How to Write a Functional CV
A Functional CV may help if you're want to change career. In the current economic climate, it's especially hard to find employment, particularly if you've been redundant. It's possible that you're having to apply for jobs that aren't in line with the positions you've previously held. This means finding ways to adapt your existing experience and skills to fit the requirements of a prospective employer.
Shifting your job hunting strategy slightly means you may also need to change the way you write your CV. What worked before may not work as well now - you're up against fiercer competition than ever and need to work harder to get noticed.
If you need help with your CV, the professional CV writers at Bradley CVs can produce a CV for you that generates the interviews you crave.
Why Might You Use a Functional CV?
If you're having to change career direction in order to gain a job, a Functional CV format might suit you. The advantage is that it helps to highlight the skills and abilities you have that are relevant to the vacancy, highlighting the strengths of your application before the employer notices that your recent jobs were in a slightly different line.
A Functional CV, also known as a 'Skills-Based CV', focuses the employer's mind on what you're able to offer, rather than what jobs you've held. Remember, though, that a functional CV will not help you to gain a job that you're not qualified for. All it does is reorganise the information on your CV to draw attention to different points.
Use a functional CV if you:
- Aim to change career track.
- Are returning to a former career area.
- Have had a long series of short contract jobs - especially technical.
- Have tricky gaps in your employment history due to redundancy, unemployment, illness, etc.
- Are overqualified for the vacancies you're applying for.
- Are a mature applicant and want to divert attention from your long career history.
- Are leaving the army, navy or air force.
What's your Work Situation?
It goes without saying that you are looking for a job. However, just wanting a job - any job - isn't enough to get you one. An employer still needs to be persuaded that you have the experience and skills required for their vacancy, and also that you really want that particular job. Even if you're feeling desperate, you have to be clear about what you want to do, what you're capable of doing and where your strongest chances of gaining employment lie.
Only once this is clear can you write a professional CV that will be truly effective in gaining you an interview. That is its sole purpose - to get you short-listed for interview, where you then have to perform well enough to gain a job offer.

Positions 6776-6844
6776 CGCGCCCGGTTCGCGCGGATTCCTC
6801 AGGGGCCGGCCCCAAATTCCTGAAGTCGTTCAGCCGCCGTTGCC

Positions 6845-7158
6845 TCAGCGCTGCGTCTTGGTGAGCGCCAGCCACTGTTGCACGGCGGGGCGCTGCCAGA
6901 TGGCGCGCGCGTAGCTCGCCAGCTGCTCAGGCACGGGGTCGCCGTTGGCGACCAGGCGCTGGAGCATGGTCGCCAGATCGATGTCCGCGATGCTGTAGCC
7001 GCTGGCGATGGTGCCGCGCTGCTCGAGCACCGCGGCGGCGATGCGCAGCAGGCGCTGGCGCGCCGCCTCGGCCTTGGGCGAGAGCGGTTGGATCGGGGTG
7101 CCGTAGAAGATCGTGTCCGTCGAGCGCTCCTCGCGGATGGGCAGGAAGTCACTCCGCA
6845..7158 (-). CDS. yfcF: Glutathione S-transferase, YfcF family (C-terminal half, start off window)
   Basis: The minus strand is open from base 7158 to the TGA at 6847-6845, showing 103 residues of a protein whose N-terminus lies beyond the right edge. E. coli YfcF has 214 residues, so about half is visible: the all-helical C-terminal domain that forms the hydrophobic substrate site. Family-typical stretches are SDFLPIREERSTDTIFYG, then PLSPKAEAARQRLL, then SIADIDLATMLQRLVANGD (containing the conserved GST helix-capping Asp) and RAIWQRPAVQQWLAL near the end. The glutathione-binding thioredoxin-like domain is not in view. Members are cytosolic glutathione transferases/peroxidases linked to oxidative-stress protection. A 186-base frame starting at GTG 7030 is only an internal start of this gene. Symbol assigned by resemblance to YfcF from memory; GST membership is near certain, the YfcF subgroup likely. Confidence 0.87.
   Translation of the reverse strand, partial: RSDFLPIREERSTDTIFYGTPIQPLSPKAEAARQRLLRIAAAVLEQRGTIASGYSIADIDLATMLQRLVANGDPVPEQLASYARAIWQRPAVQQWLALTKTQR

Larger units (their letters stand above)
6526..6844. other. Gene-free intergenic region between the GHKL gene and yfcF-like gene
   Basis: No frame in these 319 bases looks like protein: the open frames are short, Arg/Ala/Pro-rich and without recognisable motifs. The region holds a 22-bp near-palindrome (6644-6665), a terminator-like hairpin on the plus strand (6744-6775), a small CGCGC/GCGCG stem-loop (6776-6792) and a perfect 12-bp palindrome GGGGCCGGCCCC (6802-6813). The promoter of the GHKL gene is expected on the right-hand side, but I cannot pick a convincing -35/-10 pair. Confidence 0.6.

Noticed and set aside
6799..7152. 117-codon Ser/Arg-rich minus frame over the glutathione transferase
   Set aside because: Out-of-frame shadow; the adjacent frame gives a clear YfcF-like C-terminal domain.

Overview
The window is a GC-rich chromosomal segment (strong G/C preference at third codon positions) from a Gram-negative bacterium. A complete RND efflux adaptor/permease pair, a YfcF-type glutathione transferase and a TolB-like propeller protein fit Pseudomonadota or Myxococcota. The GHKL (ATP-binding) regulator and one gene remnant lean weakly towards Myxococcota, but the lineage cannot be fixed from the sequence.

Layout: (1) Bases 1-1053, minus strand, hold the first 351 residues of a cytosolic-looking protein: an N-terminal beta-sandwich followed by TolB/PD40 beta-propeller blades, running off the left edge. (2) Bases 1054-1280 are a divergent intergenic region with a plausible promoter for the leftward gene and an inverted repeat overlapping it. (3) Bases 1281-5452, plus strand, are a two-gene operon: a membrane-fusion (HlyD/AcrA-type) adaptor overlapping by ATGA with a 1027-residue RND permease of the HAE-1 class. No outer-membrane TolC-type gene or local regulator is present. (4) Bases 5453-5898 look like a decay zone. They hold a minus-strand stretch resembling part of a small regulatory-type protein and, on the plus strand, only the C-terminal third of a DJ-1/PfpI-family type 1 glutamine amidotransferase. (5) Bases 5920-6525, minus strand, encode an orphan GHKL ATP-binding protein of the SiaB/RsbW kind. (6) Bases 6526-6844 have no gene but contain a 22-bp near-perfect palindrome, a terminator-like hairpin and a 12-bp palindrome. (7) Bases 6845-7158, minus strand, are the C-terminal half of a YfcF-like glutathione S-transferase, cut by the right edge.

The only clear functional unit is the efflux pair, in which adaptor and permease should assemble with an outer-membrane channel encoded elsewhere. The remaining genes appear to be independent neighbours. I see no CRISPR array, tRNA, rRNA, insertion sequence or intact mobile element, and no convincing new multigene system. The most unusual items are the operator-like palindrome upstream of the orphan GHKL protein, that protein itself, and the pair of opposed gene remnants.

When you come to list your skills on your functional CV, you can group them into categories and choose headings for each category. This is one of the ways in which you can angle the content towards a particular kind of job, or even one vacancy in particular. To do so effectively, you need to asses yourself and the kind of positions you're applying for.
The Sections in Your Functional CV
The section headings in a Functional CV typically look like this (although again, there is variation to be found):
- Statement or Profile.
- Skills areas.
- Education / qualifications.
- Experience (job titles, employer names and dates only).
- Other Information.
- Personal details.
Writing Your Statement or Profile for a Functional CV
At the top of your Functional CV is your name and contact details. Below this comes three to four lines of information that sum up your application by saying what you're offering an employer.
This comprises three or at the most four sentences in which you highlight your most relevant skills, achievements and qualities.
It's a chance for you to create a focus for the CV and create a positive impression from the very start.
Your statement should present you in the third person (as if you're writing about somebody else), stating your professional area of work, a couple of points of key experience, and your main professional experience and skills.
If you haven't enough to list for the job in question, you can also introduce one or two transferable skills and personal attributes.
Listing Your Skills on a Functional CV
It's important that you list all your skills and abilities on a Functional CV. You need to think about what you actually did, rather than what you were originally expected to do when appointed.
That's why it's a good idea to take your time reflecting, rather than just reading old job descriptions. Include:
- Technical skills that you learned at work (e.g. administrative skills, IT skills).
- Transferable skills that you can use in any position (e.g. interpersonal skills, communication skills, staff supervision) - these may not be work-based, but can come from voluntary or community work, running clubs, organising events, etc.
- Professional skills (e.g. marketing, accounting or book keeping qualifications, etc.)
- Personal qualities (e.g. friendly, outgoing and courteous, working independently, etc.)